The Court of Justice of the European Union invalidated the European Commission’s adequacy determination for Privacy Shield on 16 July 2020. They agreed there would be no transition period for this change. This means data shared with the US from the European Union or European Economic Area (EU/EEA) now needs additional protection to be GDPR compliant.
This is the second time the claimant, privacy advocate Max Schrems has raised this issue – he was previously responsible for the Safe Harbour agreement being invalidated in 2016, and so the new case is known as Schrems 2 .
We found that many people were not aware of the changes and were at risk of facing fines from the Information Commissioner’s Office (ICO).
If you’re a data controller, you may now be responsible if you’re found to be processing data of EU/EEA data subjects in the US without the appropriate protection.
Breaching GDPR can also harm your firm’s reputation and put customers off if you’re seen to not be taking adequate measures to protect their data.
You need to carry out an audit to determine where your data is being processed. This might include processors (including their sub-processors), cloud-based tools, and website analytics tools (which are currently the subject of over 100 legal complaints filed by Schrems).
Then you need to work out if you have appropriate measures in place, or how you’re going to make any cross-border data sharing GDPR compliant. There are three ways to do this:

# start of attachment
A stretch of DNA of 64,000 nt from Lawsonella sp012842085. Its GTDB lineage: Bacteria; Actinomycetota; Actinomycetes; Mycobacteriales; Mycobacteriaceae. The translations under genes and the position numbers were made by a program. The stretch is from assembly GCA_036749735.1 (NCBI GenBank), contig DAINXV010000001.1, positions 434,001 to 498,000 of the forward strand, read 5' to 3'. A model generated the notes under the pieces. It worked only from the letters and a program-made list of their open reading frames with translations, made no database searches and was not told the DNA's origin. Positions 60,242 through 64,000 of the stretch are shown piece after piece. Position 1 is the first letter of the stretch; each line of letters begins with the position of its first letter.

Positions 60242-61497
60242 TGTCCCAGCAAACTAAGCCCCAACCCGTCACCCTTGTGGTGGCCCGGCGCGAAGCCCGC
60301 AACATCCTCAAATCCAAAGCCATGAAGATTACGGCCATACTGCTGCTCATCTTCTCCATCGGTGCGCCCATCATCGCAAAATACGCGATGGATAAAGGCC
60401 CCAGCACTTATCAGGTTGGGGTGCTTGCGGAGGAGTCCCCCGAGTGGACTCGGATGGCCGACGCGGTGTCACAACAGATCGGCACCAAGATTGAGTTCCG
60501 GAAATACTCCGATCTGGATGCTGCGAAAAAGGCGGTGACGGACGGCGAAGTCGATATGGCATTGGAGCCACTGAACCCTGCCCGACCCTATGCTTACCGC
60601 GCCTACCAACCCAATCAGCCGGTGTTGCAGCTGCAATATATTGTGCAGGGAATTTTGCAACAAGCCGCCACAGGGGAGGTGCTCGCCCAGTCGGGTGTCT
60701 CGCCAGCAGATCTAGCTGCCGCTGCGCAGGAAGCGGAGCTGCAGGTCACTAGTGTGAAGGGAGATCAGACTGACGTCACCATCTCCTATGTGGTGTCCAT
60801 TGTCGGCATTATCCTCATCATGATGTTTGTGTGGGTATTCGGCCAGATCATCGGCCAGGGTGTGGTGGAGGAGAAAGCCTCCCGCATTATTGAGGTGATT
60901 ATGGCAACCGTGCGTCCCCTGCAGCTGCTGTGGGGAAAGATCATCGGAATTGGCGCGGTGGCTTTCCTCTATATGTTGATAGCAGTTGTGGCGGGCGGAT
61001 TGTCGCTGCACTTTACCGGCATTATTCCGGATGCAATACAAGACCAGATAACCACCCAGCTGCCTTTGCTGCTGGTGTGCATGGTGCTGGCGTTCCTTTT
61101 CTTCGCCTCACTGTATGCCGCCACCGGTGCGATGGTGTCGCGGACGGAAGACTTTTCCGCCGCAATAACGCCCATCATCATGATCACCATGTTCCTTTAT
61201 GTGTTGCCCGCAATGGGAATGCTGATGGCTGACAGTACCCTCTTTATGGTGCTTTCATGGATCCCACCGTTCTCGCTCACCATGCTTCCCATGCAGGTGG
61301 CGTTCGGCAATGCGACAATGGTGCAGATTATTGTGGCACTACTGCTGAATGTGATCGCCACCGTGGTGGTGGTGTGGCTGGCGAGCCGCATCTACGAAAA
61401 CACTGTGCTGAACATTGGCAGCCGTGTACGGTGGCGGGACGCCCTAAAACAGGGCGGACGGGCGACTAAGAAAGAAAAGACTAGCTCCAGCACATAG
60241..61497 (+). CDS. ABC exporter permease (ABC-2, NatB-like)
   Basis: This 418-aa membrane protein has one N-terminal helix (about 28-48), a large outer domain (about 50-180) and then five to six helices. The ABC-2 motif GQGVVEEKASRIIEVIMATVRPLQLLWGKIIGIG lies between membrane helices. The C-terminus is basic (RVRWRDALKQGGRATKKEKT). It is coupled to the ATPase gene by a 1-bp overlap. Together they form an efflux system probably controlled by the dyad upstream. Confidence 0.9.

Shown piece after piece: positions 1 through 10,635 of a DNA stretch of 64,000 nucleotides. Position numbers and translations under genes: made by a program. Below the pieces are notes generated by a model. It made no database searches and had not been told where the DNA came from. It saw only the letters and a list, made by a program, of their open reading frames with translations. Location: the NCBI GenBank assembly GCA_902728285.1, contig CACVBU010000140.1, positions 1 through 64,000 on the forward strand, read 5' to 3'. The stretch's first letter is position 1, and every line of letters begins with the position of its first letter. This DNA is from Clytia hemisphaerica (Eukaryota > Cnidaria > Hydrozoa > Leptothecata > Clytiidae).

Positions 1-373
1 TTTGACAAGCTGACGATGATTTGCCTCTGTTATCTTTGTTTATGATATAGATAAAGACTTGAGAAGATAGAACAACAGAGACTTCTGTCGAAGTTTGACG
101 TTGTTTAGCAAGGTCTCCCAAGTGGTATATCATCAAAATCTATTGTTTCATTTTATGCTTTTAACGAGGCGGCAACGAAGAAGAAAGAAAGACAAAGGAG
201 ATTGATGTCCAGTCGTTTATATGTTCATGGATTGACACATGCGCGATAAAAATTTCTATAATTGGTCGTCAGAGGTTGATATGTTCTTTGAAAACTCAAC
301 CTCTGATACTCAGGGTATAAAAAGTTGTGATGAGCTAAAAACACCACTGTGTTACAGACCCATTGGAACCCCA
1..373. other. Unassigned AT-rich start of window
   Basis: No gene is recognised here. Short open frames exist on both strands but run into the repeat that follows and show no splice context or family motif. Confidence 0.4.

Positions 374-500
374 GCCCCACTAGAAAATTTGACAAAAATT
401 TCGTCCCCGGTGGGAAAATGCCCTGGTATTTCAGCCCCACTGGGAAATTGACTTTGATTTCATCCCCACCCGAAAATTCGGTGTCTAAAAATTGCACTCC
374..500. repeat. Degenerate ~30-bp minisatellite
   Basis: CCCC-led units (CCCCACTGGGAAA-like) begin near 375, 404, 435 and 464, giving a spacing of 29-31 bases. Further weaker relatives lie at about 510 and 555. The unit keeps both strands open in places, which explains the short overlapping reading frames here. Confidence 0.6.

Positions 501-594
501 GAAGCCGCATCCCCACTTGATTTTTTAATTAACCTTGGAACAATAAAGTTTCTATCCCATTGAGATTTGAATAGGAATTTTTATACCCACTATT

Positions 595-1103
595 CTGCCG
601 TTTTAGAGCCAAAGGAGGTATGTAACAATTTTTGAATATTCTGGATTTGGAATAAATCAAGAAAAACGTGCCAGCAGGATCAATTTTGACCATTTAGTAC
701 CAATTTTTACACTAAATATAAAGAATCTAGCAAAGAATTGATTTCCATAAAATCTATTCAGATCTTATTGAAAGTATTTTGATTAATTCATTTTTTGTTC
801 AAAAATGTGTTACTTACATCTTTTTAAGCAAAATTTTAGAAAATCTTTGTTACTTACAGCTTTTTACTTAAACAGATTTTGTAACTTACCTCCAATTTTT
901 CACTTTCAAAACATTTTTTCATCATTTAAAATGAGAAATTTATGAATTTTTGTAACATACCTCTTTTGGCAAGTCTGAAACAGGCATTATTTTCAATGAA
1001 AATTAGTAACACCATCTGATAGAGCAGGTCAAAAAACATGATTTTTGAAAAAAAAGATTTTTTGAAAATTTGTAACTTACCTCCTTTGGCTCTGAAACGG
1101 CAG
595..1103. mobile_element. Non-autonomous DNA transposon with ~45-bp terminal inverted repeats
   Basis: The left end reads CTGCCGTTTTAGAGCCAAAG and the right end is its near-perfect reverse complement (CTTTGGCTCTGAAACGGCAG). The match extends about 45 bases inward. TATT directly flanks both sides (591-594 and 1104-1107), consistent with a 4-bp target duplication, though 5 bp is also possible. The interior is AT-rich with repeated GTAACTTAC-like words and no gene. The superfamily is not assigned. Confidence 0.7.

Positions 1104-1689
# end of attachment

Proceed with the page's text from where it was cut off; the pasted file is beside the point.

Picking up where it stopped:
Using a Standard Contractual Clause (SCC) is considered an appropriate safeguard and is the most applicable solution in most scenarios. The law sets out a framework for you to follow and you can download the template SCC form and add to it to make it work for your business and your situation. Then you’ll need to share it with any of the companies you identified during your audit.
Your goal is to secure your supply chain, gain third party assurance and carry out your due diligence. This means you can be confident in where your data goes and pass that confidence on to your customers.
You’ll need to work alongside change management teams to create a mechanism for how you will share data. This needs to be more than a box-ticking exercise and should enable you to create living documents that can be constantly reviewed and updated.
For many firms, the Covid-19 pandemic has meant that GDPR training may have taken a back seat, but you need to make sure that everyone in your business is up to date with the regulations.
At 6point6, we carried out this process ourselves and we’re happy to help you secure your data.
Get in contact with our experts today.
Written by Jim Wright, Head of Cyber Assurance